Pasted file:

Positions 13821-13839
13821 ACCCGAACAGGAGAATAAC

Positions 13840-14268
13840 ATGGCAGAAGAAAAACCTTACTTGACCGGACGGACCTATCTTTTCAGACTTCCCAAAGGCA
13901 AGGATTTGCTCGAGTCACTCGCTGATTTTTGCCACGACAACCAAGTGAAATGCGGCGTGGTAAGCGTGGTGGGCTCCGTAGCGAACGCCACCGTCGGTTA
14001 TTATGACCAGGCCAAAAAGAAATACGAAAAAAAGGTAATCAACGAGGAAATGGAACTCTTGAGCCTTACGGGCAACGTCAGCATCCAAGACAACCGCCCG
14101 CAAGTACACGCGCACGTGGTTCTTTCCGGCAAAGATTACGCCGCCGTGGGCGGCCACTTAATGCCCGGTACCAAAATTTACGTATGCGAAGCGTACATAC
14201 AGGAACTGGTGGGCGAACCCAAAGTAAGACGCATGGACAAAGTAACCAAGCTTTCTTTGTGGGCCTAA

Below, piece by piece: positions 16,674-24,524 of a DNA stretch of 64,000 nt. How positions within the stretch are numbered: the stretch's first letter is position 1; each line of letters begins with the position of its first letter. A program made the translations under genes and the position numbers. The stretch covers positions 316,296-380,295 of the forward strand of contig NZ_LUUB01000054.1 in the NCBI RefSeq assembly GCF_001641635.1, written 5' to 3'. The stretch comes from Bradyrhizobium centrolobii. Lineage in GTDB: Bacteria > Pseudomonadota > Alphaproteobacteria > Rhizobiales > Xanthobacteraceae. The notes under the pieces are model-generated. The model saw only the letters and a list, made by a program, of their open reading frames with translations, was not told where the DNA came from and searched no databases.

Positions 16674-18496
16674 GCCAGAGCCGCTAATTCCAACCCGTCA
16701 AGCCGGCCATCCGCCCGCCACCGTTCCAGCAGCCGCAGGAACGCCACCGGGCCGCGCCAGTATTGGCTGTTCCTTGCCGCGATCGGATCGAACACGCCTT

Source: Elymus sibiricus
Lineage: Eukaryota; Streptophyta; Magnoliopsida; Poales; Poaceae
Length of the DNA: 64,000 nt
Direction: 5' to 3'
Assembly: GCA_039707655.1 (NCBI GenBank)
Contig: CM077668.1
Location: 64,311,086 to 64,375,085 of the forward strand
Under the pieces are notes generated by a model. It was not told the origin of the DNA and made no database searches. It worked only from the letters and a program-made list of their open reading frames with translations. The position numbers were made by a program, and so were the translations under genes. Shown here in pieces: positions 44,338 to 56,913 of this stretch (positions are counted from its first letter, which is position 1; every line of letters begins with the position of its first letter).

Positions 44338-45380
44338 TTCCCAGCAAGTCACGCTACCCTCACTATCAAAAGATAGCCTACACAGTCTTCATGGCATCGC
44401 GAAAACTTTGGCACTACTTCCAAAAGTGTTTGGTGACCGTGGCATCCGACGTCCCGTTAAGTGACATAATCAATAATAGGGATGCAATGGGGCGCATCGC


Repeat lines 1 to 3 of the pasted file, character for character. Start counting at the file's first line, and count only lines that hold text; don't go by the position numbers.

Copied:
Positions 13821-13839
13821 ACCCGAACAGGAGAATAAC

Positions 13840-14268